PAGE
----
Cadets of The United States Military Academy walk to their seats for a graduation and commissioning ceremony May 26, 2012 in West Point, New York.
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An Army sergeant at the U.S. Military Academy at West Point has been accused of videotaping female cadets in the shower, a defense official said on Wednesday, the latest in a series of sex-related incidents that has rocked the military.
Sergeant Michael McClendon was charged this month with four violations of U.S. military law: indecent acts, dereliction in the performance of duty, cruelty and maltreatment, and actions prejudicial to good order and discipline, Army spokesman George Wright said.
Wright said McClendon was being investigated for possession of inappropriate images taken without consent. He did not elaborate.
The New York Times, which initially reported the incident, said the pictures included female cadets in the shower, which a defense official confirmed on condition of anonymity.
"The Army has notified those involved and offered support services at their individual locations," Wright said. "It appears to be at least a dozen or more alleged victims who may have been photographed without their consent."
McClendon, who had served at the prestigious military academy in New York, since 2009, was transferred to Fort Drum in New York after the charges were filed on May 14, Wright said.
McClendon served as a tactical noncommissioned officer at the academy, a job that put him in charge of mentoring and training a company of about 121 cadets, focusing on leadership development and other responsibilities.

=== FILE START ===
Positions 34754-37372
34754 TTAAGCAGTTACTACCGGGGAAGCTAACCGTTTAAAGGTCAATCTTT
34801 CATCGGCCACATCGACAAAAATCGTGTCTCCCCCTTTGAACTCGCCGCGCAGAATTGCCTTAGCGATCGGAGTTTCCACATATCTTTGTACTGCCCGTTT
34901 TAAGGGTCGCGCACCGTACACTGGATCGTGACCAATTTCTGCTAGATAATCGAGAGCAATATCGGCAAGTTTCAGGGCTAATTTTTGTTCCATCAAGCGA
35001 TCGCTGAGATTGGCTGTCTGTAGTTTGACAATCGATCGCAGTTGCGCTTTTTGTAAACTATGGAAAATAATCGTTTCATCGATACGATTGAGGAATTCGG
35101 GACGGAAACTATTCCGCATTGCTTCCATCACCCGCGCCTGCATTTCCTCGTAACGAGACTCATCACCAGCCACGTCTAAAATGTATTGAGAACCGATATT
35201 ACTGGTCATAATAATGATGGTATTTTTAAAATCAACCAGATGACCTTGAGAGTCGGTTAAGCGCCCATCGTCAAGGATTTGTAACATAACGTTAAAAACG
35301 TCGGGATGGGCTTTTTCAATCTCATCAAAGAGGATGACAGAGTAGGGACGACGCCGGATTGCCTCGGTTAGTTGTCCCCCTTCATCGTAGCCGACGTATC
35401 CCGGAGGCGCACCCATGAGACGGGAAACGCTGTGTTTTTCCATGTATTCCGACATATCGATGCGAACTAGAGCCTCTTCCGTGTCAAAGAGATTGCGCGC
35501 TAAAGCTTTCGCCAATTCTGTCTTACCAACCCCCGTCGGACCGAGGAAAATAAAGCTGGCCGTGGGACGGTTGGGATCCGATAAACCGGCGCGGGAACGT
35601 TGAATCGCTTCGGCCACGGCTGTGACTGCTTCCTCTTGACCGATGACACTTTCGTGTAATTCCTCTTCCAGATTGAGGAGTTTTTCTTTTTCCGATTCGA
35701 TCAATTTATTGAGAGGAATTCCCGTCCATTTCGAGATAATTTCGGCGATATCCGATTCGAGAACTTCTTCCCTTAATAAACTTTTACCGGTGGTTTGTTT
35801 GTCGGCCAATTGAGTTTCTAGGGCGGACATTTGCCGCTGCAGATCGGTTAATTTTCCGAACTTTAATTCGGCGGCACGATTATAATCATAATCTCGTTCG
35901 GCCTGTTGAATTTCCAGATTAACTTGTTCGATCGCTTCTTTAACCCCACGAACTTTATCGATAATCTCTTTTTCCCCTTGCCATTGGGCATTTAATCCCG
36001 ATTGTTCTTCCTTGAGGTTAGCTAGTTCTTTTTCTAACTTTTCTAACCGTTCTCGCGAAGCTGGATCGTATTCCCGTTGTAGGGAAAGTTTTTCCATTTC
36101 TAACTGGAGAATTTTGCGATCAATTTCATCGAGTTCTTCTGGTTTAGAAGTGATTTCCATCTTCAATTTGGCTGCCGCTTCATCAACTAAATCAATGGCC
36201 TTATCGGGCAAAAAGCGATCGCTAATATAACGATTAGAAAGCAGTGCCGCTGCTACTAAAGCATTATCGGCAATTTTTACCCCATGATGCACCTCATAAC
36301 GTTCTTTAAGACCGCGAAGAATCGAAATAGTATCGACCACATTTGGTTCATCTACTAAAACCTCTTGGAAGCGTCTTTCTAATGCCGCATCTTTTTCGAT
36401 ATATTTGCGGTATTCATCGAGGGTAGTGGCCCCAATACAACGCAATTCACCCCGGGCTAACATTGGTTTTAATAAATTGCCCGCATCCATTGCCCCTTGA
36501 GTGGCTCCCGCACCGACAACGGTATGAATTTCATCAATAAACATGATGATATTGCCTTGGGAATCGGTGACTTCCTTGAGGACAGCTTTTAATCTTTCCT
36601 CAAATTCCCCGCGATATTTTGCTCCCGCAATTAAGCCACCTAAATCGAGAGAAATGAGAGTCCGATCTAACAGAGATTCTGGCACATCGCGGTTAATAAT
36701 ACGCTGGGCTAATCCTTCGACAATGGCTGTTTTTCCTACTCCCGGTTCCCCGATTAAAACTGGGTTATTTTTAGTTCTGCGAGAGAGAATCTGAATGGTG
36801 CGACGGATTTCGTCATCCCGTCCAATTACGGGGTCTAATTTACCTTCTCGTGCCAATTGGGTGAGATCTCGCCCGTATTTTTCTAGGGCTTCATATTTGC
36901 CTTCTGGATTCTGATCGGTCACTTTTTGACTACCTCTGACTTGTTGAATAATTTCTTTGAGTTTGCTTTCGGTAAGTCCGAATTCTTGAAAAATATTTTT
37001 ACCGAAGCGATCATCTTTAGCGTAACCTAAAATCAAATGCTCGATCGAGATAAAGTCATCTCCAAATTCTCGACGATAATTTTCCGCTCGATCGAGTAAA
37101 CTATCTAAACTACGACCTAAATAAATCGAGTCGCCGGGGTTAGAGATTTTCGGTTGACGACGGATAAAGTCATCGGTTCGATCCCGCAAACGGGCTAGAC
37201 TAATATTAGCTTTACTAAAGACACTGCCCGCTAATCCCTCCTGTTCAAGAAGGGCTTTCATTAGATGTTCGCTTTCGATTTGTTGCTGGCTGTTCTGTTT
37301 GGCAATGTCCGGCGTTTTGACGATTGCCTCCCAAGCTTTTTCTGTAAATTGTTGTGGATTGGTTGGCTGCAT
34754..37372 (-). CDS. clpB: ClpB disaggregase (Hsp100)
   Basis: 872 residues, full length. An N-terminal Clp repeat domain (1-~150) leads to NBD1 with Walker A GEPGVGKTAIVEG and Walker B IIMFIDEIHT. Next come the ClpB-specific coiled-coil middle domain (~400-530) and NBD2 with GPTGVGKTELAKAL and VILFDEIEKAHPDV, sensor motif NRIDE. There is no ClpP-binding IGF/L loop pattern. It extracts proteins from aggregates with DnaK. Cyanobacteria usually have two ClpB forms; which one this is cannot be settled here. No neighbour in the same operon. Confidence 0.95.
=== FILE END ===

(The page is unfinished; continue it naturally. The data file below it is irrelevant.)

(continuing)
General John Campbell, the Army's vice chief of staff, said the service moved to address the situation at West Point as soon as the problem was reported.
"Our cadets must be confident that issues such as these are handled quickly and decisively, and that our system will hold those responsible accountable," he said.
The report of charges against McClendon follows a spate of sex-related incidents that have embarrassed the U.S. military and prompted members of Congress to introduce legislation designed to toughen up the Pentagon's handling of sex crimes.
A study released by the Defense Department two weeks ago estimated that incidents of unwanted sexual contact in the military, from groping to rape, rose 37 percent in 2012, to about 26,000 cases from 19,000 the previous year.
The report was released just days after Lieutenant Colonel Jeffrey Krusinski, 41, who led the Air Force sexual assault prevention effort, was charged with sexual battery involving a civilian woman in a parking lot not far from the Pentagon.
Several days later a U.S. Army sergeant who worked as a sexual assault prevention coordinator at Fort Hood, Texas, was accused of pandering, abusive sexual contact and assault.
Lawmakers in the Senate and U.S. House of Representatives are moving ahead with steps to toughen the military's response to sex-related crimes and provide better treatment for victims.